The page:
Russia bombed Syria for a third day on Friday, mainly hitting areas held by rival insurgent groups rather than the Islamic State fighters it said it was targeting. Putin is following in the same footsteps as Assad by avoiding completely striking ISIS. Russia mainly bombing Free Syrian Army, not the Islamic State
Washington, which is leading its own air campaign against Islamic State, says Moscow has been using its campaign as a pretext to hit other groups opposed to Russia’s ally Assad.
Some of the groups that have been hit are supported by countries which oppose both Assad and Islamic State, including at least one group that received training from the CIA.
Moscow said on Friday its latest strikes had hit 12 Islamic State targets, but most of the areas it described were in parts of the country where the militant group has little or no sway.
Russia mainly bombing Free Syrian Army, and not the Islamic State as it has been stating over the last three days.
Activists on the ground, which monitor the conflict with a network of sources, said Islamic State had no presence in the western and northern areas that were struck.
They said one of the targets hit in the latest Russian air strikes, the town of Dar Tazzah in northwestern Aleppo province, was controlled by a number of insurgent groups including the al Qaeda-linked Nusra Front.
President Vladimir Putin’s decision this week to launch air strikes on Syria marks a dramatic escalation of foreign involvement in a 4-year-old civil war in which every major country in the region has a stake.
Lebanese sources have told Reuters that hundreds of Iranian troops have also arrived in recent days in Syria to participate in a major ground offensive alongside government troops and their Lebanese and Iraqi Shi’ite militia allies.
Russia’s air campaign in a country already being bombed by a U.S.-led coalition of Western and Arab countries means that the Cold War superpower foes Moscow and Washington are now flying combat missions over the same country for the first time since World War Two.
COMMON ENEMY, DIFFERENT FRIENDS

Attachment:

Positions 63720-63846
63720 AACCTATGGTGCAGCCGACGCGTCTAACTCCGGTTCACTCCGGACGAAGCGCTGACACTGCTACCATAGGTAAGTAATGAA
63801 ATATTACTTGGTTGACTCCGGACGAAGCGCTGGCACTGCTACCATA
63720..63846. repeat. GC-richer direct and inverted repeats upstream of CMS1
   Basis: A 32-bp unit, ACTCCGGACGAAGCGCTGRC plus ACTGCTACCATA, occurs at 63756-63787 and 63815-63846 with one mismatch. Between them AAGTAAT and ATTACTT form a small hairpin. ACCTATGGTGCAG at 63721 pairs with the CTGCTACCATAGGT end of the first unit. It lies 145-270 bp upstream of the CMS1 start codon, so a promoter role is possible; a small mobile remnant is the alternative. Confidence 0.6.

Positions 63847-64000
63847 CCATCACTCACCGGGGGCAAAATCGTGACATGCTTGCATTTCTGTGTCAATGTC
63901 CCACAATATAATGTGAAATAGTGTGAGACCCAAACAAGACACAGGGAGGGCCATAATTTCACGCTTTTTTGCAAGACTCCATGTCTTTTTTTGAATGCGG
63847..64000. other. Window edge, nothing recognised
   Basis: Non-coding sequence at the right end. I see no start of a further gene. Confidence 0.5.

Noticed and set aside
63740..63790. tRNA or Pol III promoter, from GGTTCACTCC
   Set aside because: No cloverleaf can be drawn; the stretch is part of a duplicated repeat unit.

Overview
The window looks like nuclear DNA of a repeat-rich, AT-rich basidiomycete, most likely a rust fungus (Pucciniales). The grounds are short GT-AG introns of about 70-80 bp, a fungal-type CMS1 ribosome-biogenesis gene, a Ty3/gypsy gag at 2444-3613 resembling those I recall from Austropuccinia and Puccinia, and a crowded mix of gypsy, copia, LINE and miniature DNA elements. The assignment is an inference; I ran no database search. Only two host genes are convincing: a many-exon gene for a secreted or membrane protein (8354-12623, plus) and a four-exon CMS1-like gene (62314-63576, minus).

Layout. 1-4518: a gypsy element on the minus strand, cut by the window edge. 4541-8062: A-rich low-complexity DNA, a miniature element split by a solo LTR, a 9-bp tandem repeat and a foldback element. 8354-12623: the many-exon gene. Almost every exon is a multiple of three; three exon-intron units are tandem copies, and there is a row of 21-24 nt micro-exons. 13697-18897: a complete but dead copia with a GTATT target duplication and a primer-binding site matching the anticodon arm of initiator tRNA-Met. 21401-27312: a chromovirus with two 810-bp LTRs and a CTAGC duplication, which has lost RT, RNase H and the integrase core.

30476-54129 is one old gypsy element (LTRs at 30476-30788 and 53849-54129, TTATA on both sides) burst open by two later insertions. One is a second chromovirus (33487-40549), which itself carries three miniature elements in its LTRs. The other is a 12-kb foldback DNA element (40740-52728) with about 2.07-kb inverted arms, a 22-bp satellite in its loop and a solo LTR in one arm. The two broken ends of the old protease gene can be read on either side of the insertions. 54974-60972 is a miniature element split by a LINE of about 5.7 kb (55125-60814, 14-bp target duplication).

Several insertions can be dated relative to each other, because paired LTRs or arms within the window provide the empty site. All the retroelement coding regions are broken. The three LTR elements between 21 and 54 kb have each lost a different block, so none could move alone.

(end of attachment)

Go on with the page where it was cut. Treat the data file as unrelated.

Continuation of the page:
The United States and Russia say they have a common enemy in Islamic State, which has proclaimed a caliphate across swathes of Syria and Iraq. But they also have very different friends and opposing views of how to resolve a war that has killed at least 250,000 people and driven more than 10 million from their homes.
Washington opposes both Islamic State and Assad, blaming him for attacks on civilians that have radicalized the opposition and insisting that he has no place in a post-war settlement.
Russia says Assad’s government should be the centerpiece of international efforts to fight militants.
The campaign is the first time Moscow has sent forces into combat beyond the frontiers of the former Soviet Union since the disastrous Afghanistan campaign of the 1980s, a bold move by Putin to extend Russia’s influence beyond its neighborhood.
It comes at a low point in Russia’s relations with the West, a year after the United States and EU imposed financial sanctions on Moscow for annexing territory from Ukraine.
Assad and his father before him were Moscow’s close allies in the Middle East since the Cold War, and Russia maintains its only Mediterranean naval base on the Syrian coast.
Moscow’s intervention comes at a time when insurgents had been scoring major battlefield gains against government forces after years of stalemate in the war.
Putin appears to be betting that by defending Assad he can increase Russia’s influence in any post-war settlement, safeguard the naval base and counter the influence of regional rivals like NATO member Turkey. He may also intend to reinforce his image at home as a strong leader willing to challenge global rivals, first and foremost the United States.
Reuters contributed to this article.